Romare Bearden


Romare Bearden was born in 1912 in Charlotte, North Carolina to a nurturing family. His family joined the Great Migration, moving to New York City around 1915, where they became prominent in the cultural and political life of Harlem. He attended Lincoln University, Boston University, Columbia University, and New York University, from which he graduated in 1935. His formal art training began in the 1930s under the tutelage of German artist, George Grosz, at The Art Students League of New York. His body of work featured Cubist standards and Abstract Expressionist ideals, but he is most known for his complex and colorful collages. Bearden’s collages and paintings feature vignettes of the African American life, especially urban life in New York City. His work reflects the 20th century journey from rural to urban environments, not only the Great Migration of African Americans, but also the change in America as a whole. During the 1960s, Bearden’s collages featured real photographs of African Americans from the media; he wanted to recreate the African American self-image, taking the negative and turning it into positive statements of economic, political and social empowerment of African Americans.

Circe’s Domain

Romare Bearden Circe

Collage of various papers with foil, paint and graphite on fiberboard (1977).

Part of the Circe Series, featuring Homer’s The Odyssey. The Odyssey, X, 233-235 reads, “She brought them inside and seated them on chairs and benches, and mixed them a potion…but put into the mixture malignant drugs, to make them forgetful of their own country.”

In 1977, Bearden created twenty collages based on episodes from The Odyssey, an ancient Greek poem by Homer. Besides work featuring the culture and lifestyle of African Americans, Bearden also had an interest in classical themes and also created drawings based on The Iliad. The Odyssey tells the story of Odysseus and his crew after the Trojan War and their challenge-filled search for their home, the island of Ithaca. Behind the characters of the Greek characters, Bearden identified a link with the black American’s search for home, a central theme to African American migration. Odysseus’s ancient quest can also be compared to the black artist searching for a place in American art, the search to be recognized as a true artist. Bearden found the subject matter and imagery to be universal and actually reinterpreted the epic’s setting to be more North African than Greek, containing lush environments populated by dark-skinned figures, a feature of both classical myth and African American culture.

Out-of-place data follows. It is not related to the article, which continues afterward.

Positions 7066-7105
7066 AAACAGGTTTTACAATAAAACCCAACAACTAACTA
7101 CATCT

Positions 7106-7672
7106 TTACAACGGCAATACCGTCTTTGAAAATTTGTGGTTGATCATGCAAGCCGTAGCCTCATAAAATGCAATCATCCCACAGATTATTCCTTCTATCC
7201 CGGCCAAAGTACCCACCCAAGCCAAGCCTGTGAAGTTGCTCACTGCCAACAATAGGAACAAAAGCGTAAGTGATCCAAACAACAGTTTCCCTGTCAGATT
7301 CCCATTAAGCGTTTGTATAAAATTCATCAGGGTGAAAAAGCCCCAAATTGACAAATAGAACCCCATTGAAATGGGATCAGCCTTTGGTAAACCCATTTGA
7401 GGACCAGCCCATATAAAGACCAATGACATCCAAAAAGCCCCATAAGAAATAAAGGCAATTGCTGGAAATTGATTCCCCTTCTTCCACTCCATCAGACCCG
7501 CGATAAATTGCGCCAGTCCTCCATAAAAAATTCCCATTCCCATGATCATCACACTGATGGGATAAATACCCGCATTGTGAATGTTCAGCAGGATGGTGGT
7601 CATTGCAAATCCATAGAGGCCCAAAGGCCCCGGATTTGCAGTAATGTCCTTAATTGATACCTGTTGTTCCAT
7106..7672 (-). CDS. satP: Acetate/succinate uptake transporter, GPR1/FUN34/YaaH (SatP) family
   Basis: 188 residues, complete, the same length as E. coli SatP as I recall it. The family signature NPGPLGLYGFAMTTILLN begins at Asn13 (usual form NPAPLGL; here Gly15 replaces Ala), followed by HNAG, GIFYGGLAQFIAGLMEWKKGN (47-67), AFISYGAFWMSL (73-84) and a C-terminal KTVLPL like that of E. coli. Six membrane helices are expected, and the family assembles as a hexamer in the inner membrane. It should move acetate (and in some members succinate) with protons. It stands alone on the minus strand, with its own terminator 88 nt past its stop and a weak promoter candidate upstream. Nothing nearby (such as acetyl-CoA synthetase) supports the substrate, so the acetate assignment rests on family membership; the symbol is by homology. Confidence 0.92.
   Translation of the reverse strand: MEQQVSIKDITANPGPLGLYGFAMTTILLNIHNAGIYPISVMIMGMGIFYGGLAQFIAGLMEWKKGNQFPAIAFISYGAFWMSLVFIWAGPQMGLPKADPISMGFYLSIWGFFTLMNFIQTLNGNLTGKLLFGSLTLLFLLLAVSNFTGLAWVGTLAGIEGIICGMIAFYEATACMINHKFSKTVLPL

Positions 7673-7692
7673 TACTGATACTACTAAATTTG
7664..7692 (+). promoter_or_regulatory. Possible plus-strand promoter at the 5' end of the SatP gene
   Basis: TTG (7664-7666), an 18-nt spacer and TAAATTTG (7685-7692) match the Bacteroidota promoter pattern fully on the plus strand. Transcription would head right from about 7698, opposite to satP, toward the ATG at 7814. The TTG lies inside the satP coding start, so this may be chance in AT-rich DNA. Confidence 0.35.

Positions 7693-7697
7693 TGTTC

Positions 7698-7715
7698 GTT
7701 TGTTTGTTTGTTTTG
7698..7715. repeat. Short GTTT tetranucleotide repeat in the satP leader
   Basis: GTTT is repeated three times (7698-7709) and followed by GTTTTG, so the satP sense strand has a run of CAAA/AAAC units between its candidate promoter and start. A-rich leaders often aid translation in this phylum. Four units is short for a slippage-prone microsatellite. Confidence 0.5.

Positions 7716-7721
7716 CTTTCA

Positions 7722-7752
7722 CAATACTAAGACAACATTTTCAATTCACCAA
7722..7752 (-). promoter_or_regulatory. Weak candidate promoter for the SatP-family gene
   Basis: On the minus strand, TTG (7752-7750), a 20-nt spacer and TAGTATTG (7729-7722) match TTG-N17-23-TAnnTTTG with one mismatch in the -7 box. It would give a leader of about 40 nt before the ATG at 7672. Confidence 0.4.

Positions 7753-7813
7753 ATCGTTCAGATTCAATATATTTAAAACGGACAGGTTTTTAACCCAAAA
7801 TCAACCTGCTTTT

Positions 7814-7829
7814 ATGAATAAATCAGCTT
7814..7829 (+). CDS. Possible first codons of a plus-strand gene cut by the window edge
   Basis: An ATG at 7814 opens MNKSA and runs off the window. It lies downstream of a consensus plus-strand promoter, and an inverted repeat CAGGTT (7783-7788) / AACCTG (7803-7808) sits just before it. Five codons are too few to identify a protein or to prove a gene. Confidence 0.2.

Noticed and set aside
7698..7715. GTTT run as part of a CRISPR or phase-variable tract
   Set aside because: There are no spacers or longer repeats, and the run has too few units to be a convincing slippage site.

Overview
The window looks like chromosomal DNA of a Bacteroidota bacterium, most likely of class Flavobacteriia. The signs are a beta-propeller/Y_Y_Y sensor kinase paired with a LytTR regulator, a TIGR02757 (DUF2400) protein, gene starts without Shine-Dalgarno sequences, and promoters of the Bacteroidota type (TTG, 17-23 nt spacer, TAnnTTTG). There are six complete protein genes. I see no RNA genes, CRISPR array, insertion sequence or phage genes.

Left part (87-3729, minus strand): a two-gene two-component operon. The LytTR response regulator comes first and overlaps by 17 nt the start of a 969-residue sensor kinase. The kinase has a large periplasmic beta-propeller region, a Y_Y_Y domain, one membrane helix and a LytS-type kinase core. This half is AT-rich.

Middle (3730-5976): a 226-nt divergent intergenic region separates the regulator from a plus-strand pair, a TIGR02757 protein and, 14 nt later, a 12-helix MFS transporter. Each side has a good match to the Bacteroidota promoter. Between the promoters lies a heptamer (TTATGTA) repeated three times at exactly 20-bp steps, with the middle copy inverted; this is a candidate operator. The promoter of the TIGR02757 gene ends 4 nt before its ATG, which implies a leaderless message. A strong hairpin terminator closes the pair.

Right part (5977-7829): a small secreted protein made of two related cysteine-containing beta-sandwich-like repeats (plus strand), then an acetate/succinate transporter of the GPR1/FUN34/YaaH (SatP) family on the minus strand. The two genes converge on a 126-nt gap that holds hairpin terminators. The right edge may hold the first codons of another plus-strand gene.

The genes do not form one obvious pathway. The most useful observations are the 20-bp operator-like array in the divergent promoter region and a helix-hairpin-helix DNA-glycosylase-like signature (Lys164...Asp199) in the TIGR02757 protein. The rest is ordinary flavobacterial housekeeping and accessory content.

Three Folk Musicians

Romare Bearden Three Folk Musicians

Collage of various papers with paint and graphite on canvas (1967).

This artwork takes memories from Bearden’s childhood in Charlotte and combines them with later memories of Harlem in the 1930s. On the other hand, it also functions as a metaphor of African American culture in general, portraying musical tradition of the rural south which is signified by the overalls worn by the figure on the right as well as the term “folk” in the title, and this tradition’s transition to the industrial North. The piece exhibits black creativity that, although modified, survived the migration of African Americans from Southern America to the north. Bearden had a passion for music as well as art, and the influence of Harlem’s popular jazz music is very apparent in many of Bearden’s pieces. This artwork displays the historical aspect of African American musical tradition. Bearden believed that both art and jazz music should be heavily improvised, which is portrayed best in his use of improvisation of combining various materials into a collage.

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